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Re: Which account do the bonds go in?
« Reply #3 on: December 13, 2021, 06:04:29 PM »
Once FIRED, the value of bonds is in part the ability to sell something with a fixed value during downturns instead of equities. Therefore, I'd say make sure that they are in your taxable as you approach FIRE assuming you won't be over 65 at FIRE.

I wouldn't worry that putting bonds where they are going to get the best tax treatment (in a retirement account) would create problems during retirement. Remember that dollars are fungible.

If the market is down a lot and you want to sell bonds to cover living expenses but your bond allocation is entirely in 401k/IRA investment space and your taxable investments are all in stocks just:

1) sell the amount of bonds you want to withdraw inside your retirement account.
2) sell an equivalent amount of stocks outside your retirement account.
3) use the proceeds of step #1 to buy stocks inside your retirement account.

Viola, you've sold bonds, have net zero change in your stock investments, and didn't need to take on extra tax liability to be able to do so (it just took two extra clicks on your computer).

mntnmn117: To the extent possible hold bonds in your tax preferred space (401k/IRA) so that you can avoid the higher income tax rates on bond interest vs dividends and international stocks in taxable space so you can benefit from the foreign tax credit on the automatic tax withholding of foreign dividends. Domestic stocks can go in either.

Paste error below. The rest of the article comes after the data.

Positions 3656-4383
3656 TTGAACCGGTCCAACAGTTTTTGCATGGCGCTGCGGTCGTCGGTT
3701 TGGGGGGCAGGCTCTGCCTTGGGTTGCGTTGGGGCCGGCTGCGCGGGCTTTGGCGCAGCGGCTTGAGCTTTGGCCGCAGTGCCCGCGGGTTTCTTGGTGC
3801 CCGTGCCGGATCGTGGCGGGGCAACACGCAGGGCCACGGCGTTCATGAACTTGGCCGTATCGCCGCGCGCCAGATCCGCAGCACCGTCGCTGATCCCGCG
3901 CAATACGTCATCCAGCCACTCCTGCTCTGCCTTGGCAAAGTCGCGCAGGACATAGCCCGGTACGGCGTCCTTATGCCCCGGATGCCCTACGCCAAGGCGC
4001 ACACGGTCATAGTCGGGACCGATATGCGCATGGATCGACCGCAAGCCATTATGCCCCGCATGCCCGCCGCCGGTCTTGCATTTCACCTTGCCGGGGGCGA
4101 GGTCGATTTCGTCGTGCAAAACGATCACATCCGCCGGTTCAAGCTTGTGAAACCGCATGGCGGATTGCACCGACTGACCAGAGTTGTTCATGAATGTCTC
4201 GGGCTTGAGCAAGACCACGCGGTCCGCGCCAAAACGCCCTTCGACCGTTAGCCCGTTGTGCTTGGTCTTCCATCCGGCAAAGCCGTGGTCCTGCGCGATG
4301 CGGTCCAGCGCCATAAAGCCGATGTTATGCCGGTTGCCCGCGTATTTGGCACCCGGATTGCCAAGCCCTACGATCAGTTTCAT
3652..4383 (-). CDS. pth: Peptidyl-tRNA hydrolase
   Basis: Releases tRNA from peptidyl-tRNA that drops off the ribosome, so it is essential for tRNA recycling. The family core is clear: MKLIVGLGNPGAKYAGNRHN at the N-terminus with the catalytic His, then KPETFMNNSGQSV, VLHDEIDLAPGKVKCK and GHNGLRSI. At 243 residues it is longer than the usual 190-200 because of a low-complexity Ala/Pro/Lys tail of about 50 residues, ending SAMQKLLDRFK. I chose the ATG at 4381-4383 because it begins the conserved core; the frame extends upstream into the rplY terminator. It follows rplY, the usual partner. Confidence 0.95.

If you're rebalancing because one part of your portfolio has increasing in value faster than another it's better to do that in a tax preferred account (to avoid capital gains) and if you're rebalancing become one part of your portfolio has declined in value slower than another it is better to do that in a taxable account (to harvest capital losses).

Beach_Bound

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Re: Which account do the bonds go in?
« Reply #4 on: December 13, 2021, 07:43:21 PM »
Once FIRED, the value of bonds is in part the ability to sell something with a fixed value during downturns instead of equities. Therefore, I'd say make sure that they are in your taxable as you approach FIRE assuming you won't be over 65 at FIRE.

I wouldn't worry that putting bonds where they are going to get the best tax treatment (in a retirement account) would create problems during retirement. Remember that dollars are fungible.

If the market is down a lot and you want to sell bonds to cover living expenses but your bond allocation is entirely in 401k/IRA investment space and your taxable investments are all in stocks just: